Cricketer Paul Smith's life fell apart after he received a drugs ban in 1996, which effectively ended his career. He was made a scapegoat and still believes he was singled-out while several other, favoured players were allowed to continue their careers. Paul lost his house, his marriage, his children and, of course, his job. How does a man come back from that? In this extraordinary autobiography, Paul Smith tells the story of the rock star lifestyle of a top cricketer, who produced Man of the Match performances at Lord's to help Warwickshire to an unprecedented domestic treble of trophies, which set him on the slippery slope to oblivion. He then describes the torment of being an outcast, losing everything and facing the stark choice of how to go on. This is a modern morality tale with no holds barred and no quarters given as Paul reveals the incredible sexual attraction that goes with being a sports star, his descent into drug taking, the hero-worship that fans gave him after his match-winning performances made Warwickshire the 'Manchester United of Cricket' and how he struggled to cope with this heady and potent mix of adulation and demands on his time, body and emotional energy.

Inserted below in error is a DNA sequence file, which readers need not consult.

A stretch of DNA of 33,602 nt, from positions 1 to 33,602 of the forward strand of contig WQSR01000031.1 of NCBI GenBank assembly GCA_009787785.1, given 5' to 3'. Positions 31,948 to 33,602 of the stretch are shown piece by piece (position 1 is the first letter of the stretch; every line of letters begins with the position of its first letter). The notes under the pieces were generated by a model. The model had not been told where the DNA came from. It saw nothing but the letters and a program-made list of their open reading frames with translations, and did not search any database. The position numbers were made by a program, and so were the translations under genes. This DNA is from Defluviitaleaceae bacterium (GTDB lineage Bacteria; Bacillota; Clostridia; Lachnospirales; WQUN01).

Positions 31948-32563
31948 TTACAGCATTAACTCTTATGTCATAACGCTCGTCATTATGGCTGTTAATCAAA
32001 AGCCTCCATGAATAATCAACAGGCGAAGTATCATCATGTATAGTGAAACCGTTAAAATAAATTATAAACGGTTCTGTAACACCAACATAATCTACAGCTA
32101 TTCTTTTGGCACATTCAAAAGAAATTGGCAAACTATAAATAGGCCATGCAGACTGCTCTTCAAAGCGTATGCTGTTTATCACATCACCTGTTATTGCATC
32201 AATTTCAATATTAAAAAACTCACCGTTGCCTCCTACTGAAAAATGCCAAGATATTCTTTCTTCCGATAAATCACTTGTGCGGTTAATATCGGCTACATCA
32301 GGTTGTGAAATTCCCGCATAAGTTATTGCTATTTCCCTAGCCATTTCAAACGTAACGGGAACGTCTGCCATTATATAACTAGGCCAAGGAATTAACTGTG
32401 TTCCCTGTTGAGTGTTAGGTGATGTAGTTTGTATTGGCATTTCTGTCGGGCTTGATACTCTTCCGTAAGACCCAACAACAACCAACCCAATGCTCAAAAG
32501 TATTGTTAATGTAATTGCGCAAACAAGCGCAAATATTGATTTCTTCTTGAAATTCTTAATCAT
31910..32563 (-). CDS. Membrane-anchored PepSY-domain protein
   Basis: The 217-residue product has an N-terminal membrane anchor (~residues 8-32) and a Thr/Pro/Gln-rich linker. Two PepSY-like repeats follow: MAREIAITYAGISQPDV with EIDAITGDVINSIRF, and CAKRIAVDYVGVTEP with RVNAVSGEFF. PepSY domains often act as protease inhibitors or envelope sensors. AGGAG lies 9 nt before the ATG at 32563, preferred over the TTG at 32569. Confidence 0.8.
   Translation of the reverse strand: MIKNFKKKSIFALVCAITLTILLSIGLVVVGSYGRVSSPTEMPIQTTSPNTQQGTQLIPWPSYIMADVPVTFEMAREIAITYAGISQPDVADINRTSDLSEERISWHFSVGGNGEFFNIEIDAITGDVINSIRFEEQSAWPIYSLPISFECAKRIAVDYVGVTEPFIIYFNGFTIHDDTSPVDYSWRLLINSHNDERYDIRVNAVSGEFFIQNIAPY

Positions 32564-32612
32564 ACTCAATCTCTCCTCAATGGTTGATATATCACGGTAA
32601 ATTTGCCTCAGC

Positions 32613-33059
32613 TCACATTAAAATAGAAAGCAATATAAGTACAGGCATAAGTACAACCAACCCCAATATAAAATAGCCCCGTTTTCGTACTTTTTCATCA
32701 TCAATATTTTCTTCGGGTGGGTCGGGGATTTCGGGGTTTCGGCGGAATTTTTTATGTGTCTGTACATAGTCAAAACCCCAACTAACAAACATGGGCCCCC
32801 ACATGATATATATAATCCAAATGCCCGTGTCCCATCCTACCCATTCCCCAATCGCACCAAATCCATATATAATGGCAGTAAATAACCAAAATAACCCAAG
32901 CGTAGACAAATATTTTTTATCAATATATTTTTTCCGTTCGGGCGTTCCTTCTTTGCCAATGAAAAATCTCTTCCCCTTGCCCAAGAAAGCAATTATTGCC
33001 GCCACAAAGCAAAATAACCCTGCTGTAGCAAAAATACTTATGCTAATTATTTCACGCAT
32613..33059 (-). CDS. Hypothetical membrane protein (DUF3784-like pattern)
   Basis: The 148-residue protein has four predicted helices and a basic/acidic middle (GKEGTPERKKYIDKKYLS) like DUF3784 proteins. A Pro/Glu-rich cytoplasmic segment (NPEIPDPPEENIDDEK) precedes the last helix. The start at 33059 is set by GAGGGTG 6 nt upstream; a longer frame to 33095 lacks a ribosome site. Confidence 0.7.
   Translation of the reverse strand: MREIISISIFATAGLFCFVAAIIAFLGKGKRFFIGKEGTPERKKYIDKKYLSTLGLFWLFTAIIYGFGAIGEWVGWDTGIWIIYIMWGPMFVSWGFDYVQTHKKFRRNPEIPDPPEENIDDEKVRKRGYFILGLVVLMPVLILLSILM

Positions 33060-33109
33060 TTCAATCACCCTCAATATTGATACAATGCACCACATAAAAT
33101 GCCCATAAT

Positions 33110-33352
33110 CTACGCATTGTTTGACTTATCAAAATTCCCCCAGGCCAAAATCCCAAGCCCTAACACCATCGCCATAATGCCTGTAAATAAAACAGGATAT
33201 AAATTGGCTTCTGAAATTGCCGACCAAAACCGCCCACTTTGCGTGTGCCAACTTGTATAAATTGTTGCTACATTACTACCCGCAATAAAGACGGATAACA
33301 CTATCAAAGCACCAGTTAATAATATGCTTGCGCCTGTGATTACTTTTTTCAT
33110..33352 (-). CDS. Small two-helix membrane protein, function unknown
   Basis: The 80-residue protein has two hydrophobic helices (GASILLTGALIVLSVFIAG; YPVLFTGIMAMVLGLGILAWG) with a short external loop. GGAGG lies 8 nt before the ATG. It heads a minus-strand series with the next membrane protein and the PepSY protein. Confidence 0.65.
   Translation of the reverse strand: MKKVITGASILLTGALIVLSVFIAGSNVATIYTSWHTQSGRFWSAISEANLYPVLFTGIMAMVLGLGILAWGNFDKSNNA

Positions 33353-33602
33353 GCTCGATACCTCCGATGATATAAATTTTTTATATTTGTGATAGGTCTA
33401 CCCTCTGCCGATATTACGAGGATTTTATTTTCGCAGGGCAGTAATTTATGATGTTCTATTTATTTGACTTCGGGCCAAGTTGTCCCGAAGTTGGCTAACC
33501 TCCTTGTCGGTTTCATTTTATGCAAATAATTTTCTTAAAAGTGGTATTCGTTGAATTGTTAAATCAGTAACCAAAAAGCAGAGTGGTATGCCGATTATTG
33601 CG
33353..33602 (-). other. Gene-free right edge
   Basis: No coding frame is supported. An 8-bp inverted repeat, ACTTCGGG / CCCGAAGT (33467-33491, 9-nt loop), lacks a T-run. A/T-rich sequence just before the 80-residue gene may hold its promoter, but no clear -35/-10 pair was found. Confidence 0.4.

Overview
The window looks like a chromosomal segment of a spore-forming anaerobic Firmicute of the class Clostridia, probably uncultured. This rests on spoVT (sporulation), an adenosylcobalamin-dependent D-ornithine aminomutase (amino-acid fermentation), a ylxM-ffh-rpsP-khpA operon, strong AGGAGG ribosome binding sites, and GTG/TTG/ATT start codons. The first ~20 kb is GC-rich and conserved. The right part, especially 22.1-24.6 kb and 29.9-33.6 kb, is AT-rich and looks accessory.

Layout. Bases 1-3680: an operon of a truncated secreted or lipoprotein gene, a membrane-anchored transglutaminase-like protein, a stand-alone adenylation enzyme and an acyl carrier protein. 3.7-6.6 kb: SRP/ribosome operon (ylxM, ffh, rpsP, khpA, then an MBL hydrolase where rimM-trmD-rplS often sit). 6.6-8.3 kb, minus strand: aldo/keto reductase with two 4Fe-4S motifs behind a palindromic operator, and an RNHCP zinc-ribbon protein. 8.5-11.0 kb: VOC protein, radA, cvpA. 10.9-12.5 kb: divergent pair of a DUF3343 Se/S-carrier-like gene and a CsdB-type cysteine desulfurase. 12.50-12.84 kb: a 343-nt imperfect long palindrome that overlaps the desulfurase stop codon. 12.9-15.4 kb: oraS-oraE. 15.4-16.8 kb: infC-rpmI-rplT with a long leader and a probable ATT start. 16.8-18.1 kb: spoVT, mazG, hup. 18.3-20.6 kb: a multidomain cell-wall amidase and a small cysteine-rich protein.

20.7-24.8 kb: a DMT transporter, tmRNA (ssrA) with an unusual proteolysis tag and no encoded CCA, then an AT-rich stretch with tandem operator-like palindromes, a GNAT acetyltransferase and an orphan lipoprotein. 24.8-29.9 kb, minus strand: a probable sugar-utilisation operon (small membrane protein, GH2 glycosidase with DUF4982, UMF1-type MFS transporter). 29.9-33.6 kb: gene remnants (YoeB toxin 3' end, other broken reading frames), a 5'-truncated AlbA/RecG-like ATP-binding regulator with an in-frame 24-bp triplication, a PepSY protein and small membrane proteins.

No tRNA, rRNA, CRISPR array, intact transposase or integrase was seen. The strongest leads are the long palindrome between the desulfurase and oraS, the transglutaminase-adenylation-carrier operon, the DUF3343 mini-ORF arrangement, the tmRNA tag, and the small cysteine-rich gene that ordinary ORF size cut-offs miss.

It tells the story of how, eventually, his life fell apart...but also how he rebuilt it, via work with the Prince's Trust in Britain and the USA.
All-rounder Paul Smith was part of the most successful domestic cricket team in the history of the English game. Warwickshire, under captain Dermot Reeve, won every trophy in sight and were known as 'the Manchester United of cricket.' Paul's contribution included a Man of the Match performance in the 1994 Benson and Hedges trophy victory, the year that Warwickshire won an unprecedented domestic treble of County Championship, One Day league and B&H Cup, while losing out agonisingly on the fourth and final prize, the NatWest trophy in the final. His world crashed around him after his hedonisitic lifestyle saw him banned from playing cricket for admitting taking drugs, which while not performance enhancing were illegal. Paul rebuilt his life by using his own experiences to inspire inner city kids in both the UK and the USA to reject modern temptations such as drugs, violence and guns. He now works for the Prince's Trust in Britain and with downtown youths in LA in tough, violent districts, where he is the only non-black allowed. His work is bearing fruit. Around half of those he spends time with in LA carry guns.